July 3- A medical transport helicopter crashed during a take-off on Friday in Colorado, killing the pilot and seriously injuring two others on board, authorities said. The Flight for Life Helicopter was taking off early afternoon from St. Anthony Summit Medical Center in Frisco, about 70 miles west of Denver, when it crashed, according to Lake Dillon Fire-Rescue...» Read More
NEW YORK-- An analyst continues to believe that Urban Outfitters will be able to turn around its business during the second half of the year, driven by fewer markdowns and better products at its stores.
Americans Alvin Roth and Lloyd Shapley for the theory of stable allocations and the practice of market design, which among other things explains market processes at work when doctors are assigned to hospitals, students to schools and human organs for transplant to recipients.
Satellite provider Eutelsat agreed with media services company Arqiva to block the Irib channels as of Monday morning because of "reinforced EU council sanctions" Eutelsat spokeswoman Vanessa O'Connor said. Irib's access to Eutelsat was via a contract with Arqiva.
NEW YORK-- PepsiCo Inc. should give investors a snapshot of the company's progress in bolstering its flagship brands this year when it reports its third quarter results Wednesday. As a result, PepsiCo this year launched a major marketing campaign enlisting pop stars and athletes to rejuvenate the image of its namesake soda.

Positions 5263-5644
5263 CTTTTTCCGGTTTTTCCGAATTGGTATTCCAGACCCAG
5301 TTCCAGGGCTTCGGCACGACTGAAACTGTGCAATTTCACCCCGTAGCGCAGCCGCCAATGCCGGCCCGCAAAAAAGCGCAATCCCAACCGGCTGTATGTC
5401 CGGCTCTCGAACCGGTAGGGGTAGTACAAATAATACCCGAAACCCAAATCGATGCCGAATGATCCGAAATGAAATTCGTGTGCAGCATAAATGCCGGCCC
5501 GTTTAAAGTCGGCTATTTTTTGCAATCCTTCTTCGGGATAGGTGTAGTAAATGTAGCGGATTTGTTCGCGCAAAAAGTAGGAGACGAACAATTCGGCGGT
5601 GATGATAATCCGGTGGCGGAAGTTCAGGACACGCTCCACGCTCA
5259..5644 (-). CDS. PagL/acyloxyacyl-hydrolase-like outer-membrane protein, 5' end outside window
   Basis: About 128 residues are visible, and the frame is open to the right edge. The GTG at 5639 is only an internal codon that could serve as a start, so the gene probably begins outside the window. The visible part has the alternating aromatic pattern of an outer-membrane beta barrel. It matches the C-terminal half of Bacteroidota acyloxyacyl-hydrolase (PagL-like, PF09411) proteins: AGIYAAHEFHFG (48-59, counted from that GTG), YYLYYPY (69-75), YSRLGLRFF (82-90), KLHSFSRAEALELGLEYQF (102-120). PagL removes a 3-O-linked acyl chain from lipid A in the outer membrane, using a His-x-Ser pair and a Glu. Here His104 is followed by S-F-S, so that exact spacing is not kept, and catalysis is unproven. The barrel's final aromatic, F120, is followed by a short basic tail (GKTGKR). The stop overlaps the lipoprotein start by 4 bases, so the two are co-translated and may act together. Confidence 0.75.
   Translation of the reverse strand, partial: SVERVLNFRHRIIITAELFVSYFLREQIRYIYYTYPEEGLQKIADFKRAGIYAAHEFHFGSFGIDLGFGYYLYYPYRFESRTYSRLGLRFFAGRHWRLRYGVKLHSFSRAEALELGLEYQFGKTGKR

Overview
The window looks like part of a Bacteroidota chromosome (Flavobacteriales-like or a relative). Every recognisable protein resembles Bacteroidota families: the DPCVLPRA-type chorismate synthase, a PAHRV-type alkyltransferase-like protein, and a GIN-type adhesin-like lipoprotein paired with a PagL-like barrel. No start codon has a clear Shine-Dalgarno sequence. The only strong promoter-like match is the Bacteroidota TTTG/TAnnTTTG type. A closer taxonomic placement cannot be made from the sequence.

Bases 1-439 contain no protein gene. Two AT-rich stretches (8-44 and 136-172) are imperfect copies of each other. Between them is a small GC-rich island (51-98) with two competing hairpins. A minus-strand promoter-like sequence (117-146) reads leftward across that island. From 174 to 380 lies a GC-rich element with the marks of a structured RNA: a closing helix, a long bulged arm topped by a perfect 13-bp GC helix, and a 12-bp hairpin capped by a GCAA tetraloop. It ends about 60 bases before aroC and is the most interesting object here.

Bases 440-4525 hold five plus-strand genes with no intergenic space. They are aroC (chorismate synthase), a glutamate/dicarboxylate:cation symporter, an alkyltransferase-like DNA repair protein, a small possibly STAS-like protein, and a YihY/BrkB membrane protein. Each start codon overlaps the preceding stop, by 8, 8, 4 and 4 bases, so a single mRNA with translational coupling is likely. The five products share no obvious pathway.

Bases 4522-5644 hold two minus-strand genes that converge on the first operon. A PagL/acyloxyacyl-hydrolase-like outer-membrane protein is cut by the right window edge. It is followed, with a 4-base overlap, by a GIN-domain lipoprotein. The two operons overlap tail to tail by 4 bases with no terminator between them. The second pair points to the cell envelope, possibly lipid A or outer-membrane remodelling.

VILNIUS, Lithuania-- Lithuanians have dealt a blow to the conservative government's vision of a nation that would become a regional energy powerhouse and a member of the euro. Instead, they voted Sunday for politicians likely to dump austerity and rejected a plan to build a nuclear plant that could have made the country a net energy exporter.
_ 2010: Americans Peter Diamond and Dale Mortensen and Christopher Pissarides, of Britain and Cyprus, for their analysis of markets with search frictions. _ 2005: Robert J. Aumann, of Israel and the United States, and American Thomas C. Schelling, for their work in game-theory analysis.
STOCKHOLM-- Americans Alvin Roth and Lloyd Shapley were awarded the Nobel economics prize on Monday for research that helps explain the market processes at work when doctors are assigned to hospitals, students to schools and human organs for transplant to recipients. Roth, 60, is a professor at Harvard University in Boston.
WASHINGTON-- U.S. businesses likely increased their stockpiles in August, a sign of higher confidence in the economy. The Commerce Department will release the report at 10 a.m. EDT on Monday. Total business stockpiles rose to $1.59 trillion in July.
LONDON-- A round of figures showing China's economy is in relatively good health helped buoy markets Monday, at the start of a week that could offer greater clarity on the economic fates of Greece and Spain. After a lackluster trading session in Asia, the news on China encouraged investors in Europe.